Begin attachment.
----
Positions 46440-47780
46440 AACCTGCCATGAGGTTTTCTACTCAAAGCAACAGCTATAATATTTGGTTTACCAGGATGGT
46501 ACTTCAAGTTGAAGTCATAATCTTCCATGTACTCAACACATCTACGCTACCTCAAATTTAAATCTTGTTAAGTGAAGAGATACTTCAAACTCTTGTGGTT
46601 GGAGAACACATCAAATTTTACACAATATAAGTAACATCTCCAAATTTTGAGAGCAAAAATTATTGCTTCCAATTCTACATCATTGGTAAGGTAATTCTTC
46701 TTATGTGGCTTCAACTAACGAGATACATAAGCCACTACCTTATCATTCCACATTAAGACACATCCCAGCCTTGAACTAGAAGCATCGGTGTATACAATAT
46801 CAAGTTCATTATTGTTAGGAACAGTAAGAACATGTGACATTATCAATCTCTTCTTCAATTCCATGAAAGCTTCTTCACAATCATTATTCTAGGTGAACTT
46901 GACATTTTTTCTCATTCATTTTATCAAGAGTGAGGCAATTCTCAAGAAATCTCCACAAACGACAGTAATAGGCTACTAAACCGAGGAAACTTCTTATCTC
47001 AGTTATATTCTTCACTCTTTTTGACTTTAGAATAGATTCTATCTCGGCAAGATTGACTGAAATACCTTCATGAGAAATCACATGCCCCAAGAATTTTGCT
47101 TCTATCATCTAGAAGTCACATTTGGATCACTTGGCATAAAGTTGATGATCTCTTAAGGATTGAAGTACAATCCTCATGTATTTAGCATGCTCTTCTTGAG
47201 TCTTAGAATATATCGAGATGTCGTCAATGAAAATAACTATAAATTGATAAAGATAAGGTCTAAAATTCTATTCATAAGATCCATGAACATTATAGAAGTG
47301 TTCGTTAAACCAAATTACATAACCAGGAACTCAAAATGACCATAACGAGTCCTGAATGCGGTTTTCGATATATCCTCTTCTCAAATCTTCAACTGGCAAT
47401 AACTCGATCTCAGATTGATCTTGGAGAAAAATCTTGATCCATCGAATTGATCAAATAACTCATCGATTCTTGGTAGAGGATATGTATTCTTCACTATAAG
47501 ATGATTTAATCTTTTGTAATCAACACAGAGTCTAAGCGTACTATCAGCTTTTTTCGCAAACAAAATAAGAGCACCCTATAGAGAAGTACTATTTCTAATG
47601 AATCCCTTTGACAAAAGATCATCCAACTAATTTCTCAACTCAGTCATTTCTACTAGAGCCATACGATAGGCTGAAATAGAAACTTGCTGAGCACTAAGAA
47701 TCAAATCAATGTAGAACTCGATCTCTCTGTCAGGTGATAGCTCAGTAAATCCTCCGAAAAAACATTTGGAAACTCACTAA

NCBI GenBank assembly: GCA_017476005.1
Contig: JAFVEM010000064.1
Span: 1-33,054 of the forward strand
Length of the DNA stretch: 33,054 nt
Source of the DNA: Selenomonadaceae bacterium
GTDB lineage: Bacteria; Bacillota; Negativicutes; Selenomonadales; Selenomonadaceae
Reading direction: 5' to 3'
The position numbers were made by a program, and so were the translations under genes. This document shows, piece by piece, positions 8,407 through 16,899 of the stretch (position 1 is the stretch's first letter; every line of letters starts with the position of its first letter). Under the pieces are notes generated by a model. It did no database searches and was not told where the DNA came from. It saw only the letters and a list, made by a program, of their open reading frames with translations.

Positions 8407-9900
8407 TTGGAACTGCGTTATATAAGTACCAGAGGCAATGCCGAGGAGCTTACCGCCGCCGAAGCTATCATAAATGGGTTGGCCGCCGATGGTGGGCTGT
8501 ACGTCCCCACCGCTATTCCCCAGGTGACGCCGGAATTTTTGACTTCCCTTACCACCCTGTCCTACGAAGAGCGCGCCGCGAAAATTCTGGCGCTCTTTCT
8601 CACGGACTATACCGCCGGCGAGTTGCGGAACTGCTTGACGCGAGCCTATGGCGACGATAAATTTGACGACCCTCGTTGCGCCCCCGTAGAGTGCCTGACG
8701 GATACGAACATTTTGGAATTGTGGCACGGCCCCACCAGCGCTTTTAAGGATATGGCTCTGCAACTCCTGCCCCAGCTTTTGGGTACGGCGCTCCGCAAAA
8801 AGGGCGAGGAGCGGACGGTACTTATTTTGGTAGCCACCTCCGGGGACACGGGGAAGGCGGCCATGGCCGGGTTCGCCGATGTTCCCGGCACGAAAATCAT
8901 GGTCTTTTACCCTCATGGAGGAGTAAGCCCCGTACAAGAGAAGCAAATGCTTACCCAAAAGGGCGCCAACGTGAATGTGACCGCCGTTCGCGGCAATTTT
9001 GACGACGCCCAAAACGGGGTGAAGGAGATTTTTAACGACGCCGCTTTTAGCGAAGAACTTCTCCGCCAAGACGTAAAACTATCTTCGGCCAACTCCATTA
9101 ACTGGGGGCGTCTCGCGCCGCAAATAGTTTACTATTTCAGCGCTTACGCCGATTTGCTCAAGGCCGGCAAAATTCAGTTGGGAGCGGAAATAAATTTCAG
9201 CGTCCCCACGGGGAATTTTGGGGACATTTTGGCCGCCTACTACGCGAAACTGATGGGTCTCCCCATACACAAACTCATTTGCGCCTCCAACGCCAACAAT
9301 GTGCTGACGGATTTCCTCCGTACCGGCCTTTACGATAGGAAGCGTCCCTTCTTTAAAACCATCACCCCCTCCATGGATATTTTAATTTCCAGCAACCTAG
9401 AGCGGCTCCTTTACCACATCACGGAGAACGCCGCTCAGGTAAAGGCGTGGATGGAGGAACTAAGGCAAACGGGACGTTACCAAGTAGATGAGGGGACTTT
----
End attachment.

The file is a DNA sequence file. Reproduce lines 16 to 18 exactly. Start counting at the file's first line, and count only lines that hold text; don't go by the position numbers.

NCBI GenBank assembly: GCA_017476005.1
Contig: JAFVEM010000064.1
Span: 1-33,054 of the forward strand